A new factor to consider in international real estate over the next decade will be the increasing costs required by companies to meet their Paris Agreement carbon targets, notes Fidelity’s Guillermo de las Casas. He also notes that green policing is not only coming from regulators—consumers and corporations are demanding it as well.
“Consider that 30% to 40% of total carbon emissions come from buildings,” says de las Casas, portfolio manager of Fidelity® International Real Estate Fund (FIREX). “The key question will be, who will pay for the costs of becoming carbon dioxide neutral—the landlord or the tenant?”
He insists that much will depend on the supply/demand dynamics in overseas real estate markets.
In managing the fund, de las Casas emphasizes stocks that he believes do not fully reflect companies’ long-term growth potential. Given the cyclicality and short-term nature that typically characterizes international real estate investing, he targets firms that are less reliant on short-term factors and more driven by secular-growth business models.
Despite the impact of the work-from-home trend, for now, office landlords with low- or even zero-carbon buildings have been able to command a rental premium over higher-emission buildings, he contends. However, de las Casas points out that this may change as either the category catches up and/or as the global economic backdrop deteriorates.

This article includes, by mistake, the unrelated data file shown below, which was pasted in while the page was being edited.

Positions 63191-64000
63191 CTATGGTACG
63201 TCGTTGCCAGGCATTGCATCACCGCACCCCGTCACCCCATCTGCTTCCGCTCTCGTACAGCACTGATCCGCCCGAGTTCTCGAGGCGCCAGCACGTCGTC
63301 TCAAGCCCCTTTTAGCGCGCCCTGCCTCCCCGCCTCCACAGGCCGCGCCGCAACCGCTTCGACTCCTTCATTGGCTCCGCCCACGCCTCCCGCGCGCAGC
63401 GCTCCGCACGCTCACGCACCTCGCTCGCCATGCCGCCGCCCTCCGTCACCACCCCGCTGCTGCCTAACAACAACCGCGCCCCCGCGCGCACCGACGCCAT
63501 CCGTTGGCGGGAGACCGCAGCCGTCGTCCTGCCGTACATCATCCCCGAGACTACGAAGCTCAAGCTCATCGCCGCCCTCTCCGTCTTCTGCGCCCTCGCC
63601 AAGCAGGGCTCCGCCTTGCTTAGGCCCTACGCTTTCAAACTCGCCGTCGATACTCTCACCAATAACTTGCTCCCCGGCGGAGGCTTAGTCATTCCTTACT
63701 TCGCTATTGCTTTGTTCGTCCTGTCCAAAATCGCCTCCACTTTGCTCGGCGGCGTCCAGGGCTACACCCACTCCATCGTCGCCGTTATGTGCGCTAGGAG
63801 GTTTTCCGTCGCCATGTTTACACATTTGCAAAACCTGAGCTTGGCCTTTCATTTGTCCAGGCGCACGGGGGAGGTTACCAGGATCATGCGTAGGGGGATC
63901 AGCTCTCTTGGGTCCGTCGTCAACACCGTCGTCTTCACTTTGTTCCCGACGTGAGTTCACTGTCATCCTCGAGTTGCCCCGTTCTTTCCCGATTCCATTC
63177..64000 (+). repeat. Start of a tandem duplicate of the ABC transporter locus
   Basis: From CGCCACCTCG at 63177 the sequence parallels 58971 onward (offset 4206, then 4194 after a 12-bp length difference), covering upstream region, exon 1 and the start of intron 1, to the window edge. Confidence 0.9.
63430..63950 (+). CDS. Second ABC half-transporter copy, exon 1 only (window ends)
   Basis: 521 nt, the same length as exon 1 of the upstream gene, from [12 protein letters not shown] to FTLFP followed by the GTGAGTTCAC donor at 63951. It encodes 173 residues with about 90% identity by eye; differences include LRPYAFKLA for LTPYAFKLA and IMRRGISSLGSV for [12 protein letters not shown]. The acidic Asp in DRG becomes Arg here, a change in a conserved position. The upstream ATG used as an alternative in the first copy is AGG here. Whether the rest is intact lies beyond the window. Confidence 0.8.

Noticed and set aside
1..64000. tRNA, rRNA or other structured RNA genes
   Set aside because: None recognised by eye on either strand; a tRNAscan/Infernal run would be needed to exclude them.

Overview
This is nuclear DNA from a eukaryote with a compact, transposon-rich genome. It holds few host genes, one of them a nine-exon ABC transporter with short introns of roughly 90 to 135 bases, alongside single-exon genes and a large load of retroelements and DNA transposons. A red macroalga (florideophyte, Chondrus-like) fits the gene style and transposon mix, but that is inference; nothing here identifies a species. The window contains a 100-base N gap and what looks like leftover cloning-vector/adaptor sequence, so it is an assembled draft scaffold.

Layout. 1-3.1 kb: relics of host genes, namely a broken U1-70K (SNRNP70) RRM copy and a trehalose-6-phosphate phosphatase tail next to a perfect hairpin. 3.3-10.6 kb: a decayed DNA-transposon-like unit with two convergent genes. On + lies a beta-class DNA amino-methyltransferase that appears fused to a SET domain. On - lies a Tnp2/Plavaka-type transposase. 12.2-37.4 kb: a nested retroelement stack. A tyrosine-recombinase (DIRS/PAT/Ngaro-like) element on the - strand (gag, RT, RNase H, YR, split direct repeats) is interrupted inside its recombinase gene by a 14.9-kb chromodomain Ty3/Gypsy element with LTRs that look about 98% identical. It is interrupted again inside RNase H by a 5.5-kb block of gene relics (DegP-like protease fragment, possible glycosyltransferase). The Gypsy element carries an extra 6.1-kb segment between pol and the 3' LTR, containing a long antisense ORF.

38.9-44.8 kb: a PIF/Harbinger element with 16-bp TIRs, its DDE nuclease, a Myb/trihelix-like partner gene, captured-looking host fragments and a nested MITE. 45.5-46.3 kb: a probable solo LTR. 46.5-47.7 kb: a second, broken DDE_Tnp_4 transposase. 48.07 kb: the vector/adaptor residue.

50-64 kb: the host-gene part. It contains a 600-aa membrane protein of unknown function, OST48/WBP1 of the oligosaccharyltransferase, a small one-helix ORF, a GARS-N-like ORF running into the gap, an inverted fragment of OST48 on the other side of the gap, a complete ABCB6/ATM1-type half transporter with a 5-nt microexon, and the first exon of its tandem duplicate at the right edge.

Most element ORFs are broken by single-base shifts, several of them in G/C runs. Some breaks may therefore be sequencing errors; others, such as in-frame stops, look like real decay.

On the other hand, he acknowledges that residential real estate companies may be at a disadvantage, as tenants may very well not be able to absorb the costs associated with carbon-neutrality.
De las Casas is mindful that it is easier for a building location where land costs are high—city centers or premium locations, for example—in terms of the affordability of carbon-neutral capital expenditures compared with the suburbs.
“I believe the combination of attractive location and green real estate will command some degree of premium until supply meets demand for green space, while less-fortunate geographies likely will not be able to afford to go green, let alone net-zero carbon,” he says.
Most importantly, he does not believe the cost of going green is embedded in current valuations for international real estate stocks, yet he does concede that soon there could be noteworthy adjustments.
Many companies claim that environmental compliance will require less than 1% of gross asset values, explains de las Casas, but he feels this is a gross underestimation.
The fund owns several positions in international real estate firms that, in his view, are accurately reflecting the impact of inflation, meaning the cost of going green should not negatively alter the strength of their balance sheets. At the end of December, these included sizable stakes in Mitsubishi Estate (MITEY), Vonovia (VNNVF) and CK Asset Holdings (CHKGF).
Although de las Casas thinks we are still in the early stages of understanding this complex transition, he expects this trend will eventually see a polarization of international real estate.
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